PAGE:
Whether you’re writing a game, app, musical, or a screenplay, John August explains how to innovate for your audience.
- Honor the audience’s expectations so they can trust you. In whatever world you are creating, make sure the audience understands enough of the rules so that you can more successfully subvert their expectations.
- Listen to and investigate your fear - it may lead you to places and projects you never expected
- Books, screenplays, stageplays, games, and emerging media worlds all have very different story engines - you need to honor the form and adapt accordingly.
Adapting a book into a screenplay
- When adapting a book into a screenplay, it’s the job of the screenwriter to anticipate where the audience is at.
- Books contain much more detail than a screenplay - movie adaptations must be simplified and rely on the most potent imagery.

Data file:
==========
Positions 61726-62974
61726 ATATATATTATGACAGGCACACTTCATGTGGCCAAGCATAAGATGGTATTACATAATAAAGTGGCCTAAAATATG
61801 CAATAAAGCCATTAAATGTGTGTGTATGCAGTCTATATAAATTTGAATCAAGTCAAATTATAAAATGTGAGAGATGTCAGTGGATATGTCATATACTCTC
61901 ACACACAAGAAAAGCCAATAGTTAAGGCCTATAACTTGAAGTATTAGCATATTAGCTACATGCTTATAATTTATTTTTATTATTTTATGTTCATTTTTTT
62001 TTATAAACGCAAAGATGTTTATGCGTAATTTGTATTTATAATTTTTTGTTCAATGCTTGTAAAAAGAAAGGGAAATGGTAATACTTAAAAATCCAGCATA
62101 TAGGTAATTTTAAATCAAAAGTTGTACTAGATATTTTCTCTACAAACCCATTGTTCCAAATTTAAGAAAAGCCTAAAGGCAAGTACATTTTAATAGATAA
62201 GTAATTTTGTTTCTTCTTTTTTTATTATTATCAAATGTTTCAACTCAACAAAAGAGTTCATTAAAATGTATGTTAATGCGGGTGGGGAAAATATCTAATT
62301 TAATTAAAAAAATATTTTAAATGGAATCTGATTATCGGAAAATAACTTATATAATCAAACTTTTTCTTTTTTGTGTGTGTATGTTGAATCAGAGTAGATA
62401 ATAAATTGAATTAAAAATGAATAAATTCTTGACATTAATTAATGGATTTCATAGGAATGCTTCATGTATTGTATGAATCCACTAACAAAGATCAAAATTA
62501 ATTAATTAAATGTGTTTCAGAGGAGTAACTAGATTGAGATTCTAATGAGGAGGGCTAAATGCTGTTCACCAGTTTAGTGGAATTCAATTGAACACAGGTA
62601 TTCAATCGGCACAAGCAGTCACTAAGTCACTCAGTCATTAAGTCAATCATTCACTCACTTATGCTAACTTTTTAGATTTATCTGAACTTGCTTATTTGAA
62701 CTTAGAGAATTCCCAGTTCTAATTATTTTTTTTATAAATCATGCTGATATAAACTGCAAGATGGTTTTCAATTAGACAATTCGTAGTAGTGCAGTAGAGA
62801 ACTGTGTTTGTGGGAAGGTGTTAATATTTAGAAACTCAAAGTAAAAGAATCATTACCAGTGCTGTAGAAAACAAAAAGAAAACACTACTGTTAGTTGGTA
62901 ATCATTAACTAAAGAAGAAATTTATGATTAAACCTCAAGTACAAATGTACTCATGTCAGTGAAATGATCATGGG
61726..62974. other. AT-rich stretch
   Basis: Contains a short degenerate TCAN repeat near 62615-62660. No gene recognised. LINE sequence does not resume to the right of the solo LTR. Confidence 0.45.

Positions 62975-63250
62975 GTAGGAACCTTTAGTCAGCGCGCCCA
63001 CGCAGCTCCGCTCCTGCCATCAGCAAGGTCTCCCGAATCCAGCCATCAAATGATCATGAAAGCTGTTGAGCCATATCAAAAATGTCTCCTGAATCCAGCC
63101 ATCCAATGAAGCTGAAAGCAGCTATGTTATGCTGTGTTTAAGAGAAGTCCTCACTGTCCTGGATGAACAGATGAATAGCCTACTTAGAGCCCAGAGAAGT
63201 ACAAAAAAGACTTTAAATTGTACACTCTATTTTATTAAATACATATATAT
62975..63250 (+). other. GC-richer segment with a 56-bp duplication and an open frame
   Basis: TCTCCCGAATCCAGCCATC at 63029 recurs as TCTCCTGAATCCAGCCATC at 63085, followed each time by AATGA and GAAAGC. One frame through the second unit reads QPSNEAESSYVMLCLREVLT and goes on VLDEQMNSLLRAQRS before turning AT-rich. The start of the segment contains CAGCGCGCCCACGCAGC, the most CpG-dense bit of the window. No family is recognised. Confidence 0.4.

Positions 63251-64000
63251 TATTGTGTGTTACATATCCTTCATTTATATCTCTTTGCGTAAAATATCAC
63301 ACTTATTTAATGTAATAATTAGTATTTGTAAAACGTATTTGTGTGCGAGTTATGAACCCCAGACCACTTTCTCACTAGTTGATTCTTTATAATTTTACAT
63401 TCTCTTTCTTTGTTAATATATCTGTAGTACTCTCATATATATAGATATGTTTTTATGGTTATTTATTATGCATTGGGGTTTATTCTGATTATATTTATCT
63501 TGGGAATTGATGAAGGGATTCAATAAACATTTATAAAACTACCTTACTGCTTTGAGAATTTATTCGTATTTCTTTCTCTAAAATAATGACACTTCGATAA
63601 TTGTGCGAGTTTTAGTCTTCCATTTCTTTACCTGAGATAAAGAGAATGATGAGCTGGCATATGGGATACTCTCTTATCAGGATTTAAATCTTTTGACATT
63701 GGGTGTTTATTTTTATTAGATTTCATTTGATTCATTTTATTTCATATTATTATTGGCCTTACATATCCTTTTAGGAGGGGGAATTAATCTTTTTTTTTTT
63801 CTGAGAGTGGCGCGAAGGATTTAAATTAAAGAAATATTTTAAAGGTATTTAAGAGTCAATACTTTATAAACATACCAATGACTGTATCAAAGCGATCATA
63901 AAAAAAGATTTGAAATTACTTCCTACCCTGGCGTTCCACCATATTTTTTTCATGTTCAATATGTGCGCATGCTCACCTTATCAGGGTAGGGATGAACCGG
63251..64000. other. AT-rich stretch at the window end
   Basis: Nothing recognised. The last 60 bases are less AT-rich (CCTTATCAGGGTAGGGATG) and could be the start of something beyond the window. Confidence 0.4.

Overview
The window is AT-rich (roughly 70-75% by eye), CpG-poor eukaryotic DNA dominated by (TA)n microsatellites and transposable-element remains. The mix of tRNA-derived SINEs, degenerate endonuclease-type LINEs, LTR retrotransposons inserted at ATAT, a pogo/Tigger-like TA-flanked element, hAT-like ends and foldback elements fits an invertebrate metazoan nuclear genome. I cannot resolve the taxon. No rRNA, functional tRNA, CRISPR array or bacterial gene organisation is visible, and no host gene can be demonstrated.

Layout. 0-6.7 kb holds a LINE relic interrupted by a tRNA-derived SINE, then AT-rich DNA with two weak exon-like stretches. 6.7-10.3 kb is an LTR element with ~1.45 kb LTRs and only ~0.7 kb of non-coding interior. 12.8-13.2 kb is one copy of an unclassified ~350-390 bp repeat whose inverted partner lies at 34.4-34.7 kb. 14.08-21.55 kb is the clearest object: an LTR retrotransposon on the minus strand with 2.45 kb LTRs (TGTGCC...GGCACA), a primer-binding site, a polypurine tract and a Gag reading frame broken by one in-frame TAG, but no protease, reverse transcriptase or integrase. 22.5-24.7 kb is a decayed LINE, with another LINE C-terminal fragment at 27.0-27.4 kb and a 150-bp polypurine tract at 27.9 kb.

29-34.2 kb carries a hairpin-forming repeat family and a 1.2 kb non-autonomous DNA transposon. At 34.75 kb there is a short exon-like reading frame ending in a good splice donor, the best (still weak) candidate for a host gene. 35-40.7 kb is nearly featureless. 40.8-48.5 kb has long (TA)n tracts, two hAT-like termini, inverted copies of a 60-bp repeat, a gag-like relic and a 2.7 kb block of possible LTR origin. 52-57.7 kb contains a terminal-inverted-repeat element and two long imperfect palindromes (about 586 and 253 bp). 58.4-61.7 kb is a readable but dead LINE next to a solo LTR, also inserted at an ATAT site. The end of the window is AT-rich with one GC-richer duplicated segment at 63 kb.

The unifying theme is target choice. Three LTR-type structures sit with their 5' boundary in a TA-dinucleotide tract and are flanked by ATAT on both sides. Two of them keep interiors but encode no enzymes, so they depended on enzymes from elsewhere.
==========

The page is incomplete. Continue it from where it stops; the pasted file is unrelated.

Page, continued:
- A screenplay should group together common elements from the book that want to be “movie moments” and build them around a consistent through-line. As in Big Fish, John literally created a circus tent to encapsulate story points even though it wasn’t in the book.
Adapting a screenplay into a musical
- In a screenplay you are writing scenes to show non-verbally the thing a character wouldn’t say. The opposite is true in a musical, where you will make a character sing things they otherwise wouldn’t say.
- There are certain standard song types in musicals that guide the audience through a protagonist's development - these include "welcome to the world" and "I want..." songs.
Books vs. Screenplays
- Time and detail function very differently in books than in screenplays - you have much more space to show and explain the world and what’s happening to characters.
- Revising books requires a village - you’ll need lots of readers to help point out inconsistencies and logic errors simply because the author cannot hold all the information in their own head.